[Mono-dev] What is the state of mono interpreter ?
kumpera at gmail.com
Mon Sep 29 13:50:31 EDT 2008
2008/9/29 Aras Pranckevicius <aras at unity3d.com>
> >> > Whatever you might be thinking I can't see why not using mono JIT
> >> > be desirable.
> >> On some platforms you can't generate _any_ executable code at runtime.
> >> So there one needs either the interpreter, or full AOT. Some platform
> >> examples: iPhone, Xbox360, (maybe) PS3.
> > Unless you need reflection or fancy runtime support like transparent
> > proxies, full AOT is the supported way for such platforms.
> > And even in that cases, it would be easier and better to extend full AOT
> > than bringing back the interpreter.
> Yes. I was just pointing out why would anyone want an interpreter.
> Full AOT would work in that case as well.
> However, having an interpreter would have some advantages in
> comparison with AOT (as well as some disadvantages of course). Some
> that come to my head:
> * Full AOT to another target architecture, anyone? (e.g. you develop
> on x86 machine, your target machine is ARM or PPC)
> * With interpreter, there's a shorter cycle on getting your .NET code
> to some device (think consoles here). With AOT, it goes this way:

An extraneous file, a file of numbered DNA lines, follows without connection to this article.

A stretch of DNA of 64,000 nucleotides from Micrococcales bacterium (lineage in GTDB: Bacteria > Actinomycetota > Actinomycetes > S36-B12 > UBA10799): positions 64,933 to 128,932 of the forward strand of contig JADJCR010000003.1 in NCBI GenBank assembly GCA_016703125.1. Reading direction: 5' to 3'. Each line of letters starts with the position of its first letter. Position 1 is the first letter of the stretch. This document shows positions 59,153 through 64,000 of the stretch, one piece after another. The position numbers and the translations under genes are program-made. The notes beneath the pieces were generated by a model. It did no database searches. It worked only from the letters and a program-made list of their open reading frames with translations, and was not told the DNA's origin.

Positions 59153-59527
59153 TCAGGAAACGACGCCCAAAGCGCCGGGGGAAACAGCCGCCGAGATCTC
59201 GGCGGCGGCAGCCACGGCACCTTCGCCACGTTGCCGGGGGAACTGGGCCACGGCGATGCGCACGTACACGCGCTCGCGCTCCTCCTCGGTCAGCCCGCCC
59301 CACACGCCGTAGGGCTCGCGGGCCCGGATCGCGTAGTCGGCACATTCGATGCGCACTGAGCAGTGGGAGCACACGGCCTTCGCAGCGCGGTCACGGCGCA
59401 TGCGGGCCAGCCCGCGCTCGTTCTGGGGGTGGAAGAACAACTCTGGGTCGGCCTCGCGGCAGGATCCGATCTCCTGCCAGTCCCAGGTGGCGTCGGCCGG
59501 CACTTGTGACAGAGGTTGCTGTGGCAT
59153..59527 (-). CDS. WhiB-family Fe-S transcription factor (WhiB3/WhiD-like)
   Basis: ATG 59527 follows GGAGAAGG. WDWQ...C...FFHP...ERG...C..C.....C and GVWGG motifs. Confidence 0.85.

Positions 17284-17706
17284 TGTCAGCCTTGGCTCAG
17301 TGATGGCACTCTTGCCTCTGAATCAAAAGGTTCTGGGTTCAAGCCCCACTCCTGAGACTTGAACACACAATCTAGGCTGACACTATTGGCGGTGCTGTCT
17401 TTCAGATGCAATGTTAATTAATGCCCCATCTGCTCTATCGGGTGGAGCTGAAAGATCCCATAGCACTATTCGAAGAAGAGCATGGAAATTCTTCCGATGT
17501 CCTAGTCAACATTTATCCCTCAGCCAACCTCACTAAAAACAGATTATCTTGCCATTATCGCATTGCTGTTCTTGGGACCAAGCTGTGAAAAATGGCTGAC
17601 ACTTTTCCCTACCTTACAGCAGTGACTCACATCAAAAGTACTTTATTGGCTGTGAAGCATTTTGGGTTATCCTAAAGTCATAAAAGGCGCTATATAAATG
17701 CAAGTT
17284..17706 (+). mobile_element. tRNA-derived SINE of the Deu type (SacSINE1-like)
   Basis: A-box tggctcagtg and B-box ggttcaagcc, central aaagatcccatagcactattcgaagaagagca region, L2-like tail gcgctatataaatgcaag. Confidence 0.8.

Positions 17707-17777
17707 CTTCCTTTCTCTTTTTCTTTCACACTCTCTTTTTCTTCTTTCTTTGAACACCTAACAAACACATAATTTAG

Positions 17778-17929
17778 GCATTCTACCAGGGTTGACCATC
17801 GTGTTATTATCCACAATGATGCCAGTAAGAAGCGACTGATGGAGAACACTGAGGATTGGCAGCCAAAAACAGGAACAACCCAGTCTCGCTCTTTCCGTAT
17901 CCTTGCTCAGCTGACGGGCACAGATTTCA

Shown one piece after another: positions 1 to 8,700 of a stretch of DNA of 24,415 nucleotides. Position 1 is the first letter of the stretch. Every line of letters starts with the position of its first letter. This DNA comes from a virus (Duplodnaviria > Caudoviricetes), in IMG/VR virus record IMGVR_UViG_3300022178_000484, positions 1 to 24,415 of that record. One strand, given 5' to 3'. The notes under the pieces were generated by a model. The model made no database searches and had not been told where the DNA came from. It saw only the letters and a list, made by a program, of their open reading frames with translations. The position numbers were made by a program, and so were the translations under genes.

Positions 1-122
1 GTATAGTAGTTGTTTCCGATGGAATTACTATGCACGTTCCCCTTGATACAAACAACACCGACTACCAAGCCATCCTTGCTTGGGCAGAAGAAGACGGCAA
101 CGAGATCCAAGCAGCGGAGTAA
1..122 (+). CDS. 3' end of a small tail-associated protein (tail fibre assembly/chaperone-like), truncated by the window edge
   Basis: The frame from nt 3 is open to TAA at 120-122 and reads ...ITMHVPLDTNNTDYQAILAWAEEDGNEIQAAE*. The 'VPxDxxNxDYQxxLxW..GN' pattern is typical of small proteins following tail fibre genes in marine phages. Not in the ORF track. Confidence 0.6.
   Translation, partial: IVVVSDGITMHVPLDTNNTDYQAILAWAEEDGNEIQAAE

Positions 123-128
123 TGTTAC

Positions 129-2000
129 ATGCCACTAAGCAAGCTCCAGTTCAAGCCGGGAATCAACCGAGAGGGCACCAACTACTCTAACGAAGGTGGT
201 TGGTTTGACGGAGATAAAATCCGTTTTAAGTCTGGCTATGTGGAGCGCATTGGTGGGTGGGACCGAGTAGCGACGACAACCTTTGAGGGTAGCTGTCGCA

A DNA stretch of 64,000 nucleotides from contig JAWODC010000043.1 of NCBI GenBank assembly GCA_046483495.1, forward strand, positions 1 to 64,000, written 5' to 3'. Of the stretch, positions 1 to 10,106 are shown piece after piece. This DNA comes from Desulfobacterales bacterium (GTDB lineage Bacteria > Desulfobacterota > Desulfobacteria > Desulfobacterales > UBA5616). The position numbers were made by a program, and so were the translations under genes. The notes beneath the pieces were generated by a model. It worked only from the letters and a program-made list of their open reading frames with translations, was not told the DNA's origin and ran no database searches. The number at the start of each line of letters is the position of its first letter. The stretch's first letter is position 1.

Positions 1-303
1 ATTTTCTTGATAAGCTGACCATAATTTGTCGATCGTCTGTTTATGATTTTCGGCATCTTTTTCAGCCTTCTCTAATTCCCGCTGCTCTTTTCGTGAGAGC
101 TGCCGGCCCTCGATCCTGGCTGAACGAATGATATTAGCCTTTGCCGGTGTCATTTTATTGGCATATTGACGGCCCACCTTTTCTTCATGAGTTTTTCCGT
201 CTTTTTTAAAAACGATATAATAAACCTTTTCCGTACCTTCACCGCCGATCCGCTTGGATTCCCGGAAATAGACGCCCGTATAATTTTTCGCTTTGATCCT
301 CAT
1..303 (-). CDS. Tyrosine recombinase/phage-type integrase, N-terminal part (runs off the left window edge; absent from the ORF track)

> compiler -> AOT -> native assembler -> native linker -> code signing
> -> device. With interpreter, it's compiler -> device. One does not
> even need to have assembler, linker or code signing tools.
These are shortcomings of the current AOT implementation of mono
that are easier to fix than implement a fast interpreter.
Add a binary writter is not hard, just take time to do so, it happens that
we don't have enough cycles to burn on that.
The other issue would be cross AOT'ing code, which is an easier task to
accomplish than adding binary witters.
> For what it's worth, we're going Full AOT route in Unity for iPhone.
> But we were seriously considering the interpreter route as well.
Building an interpreter with decent performance takes quite some time,
not counting the time to get things like generics working properly.
The CLR bytecode format is not suitable for fast interpretation, so having
an AOT pass to convert to a more usable format would be an advantage as
Something similiar to what the Dalvik VM does.
Anyway, building an interpreter isn't a simple task, specially a fast one,
which is less
portable than a JIT - most of them use hand coded assembly.
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